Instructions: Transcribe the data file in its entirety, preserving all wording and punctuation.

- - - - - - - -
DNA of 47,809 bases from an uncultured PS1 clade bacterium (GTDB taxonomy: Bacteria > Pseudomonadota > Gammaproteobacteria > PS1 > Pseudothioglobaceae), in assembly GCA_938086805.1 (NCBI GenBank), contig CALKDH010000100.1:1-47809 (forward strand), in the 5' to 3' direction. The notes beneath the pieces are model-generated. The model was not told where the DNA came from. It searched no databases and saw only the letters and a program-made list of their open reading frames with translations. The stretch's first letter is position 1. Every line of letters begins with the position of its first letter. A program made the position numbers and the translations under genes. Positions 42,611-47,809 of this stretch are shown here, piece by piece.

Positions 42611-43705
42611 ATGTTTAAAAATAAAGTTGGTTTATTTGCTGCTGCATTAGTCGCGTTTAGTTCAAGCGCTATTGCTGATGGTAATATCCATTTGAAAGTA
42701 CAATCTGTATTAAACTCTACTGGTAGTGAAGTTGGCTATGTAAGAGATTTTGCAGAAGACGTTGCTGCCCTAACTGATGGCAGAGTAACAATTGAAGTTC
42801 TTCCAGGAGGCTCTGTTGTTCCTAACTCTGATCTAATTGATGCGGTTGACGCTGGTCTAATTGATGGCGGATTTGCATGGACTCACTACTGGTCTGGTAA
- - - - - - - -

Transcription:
DNA of 47,809 bases from an uncultured PS1 clade bacterium (GTDB taxonomy: Bacteria > Pseudomonadota > Gammaproteobacteria > PS1 > Pseudothioglobaceae), in assembly GCA_938086805.1 (NCBI GenBank), contig CALKDH010000100.1:1-47809 (forward strand), in the 5' to 3' direction. The notes beneath the pieces are model-generated. The model was not told where the DNA came from. It searched no databases and saw only the letters and a program-made list of their open reading frames with translations. The stretch's first letter is position 1. Every line of letters begins with the position of its first letter. A program made the position numbers and the translations under genes. Positions 42,611-47,809 of this stretch are shown here, piece by piece.

Positions 42611-43705
42611 ATGTTTAAAAATAAAGTTGGTTTATTTGCTGCTGCATTAGTCGCGTTTAGTTCAAGCGCTATTGCTGATGGTAATATCCATTTGAAAGTA
42701 CAATCTGTATTAAACTCTACTGGTAGTGAAGTTGGCTATGTAAGAGATTTTGCAGAAGACGTTGCTGCCCTAACTGATGGCAGAGTAACAATTGAAGTTC
42801 TTCCAGGAGGCTCTGTTGTTCCTAACTCTGATCTAATTGATGCGGTTGACGCTGGTCTAATTGATGGCGGATTTGCATGGACTCACTACTGGTCTGGTAA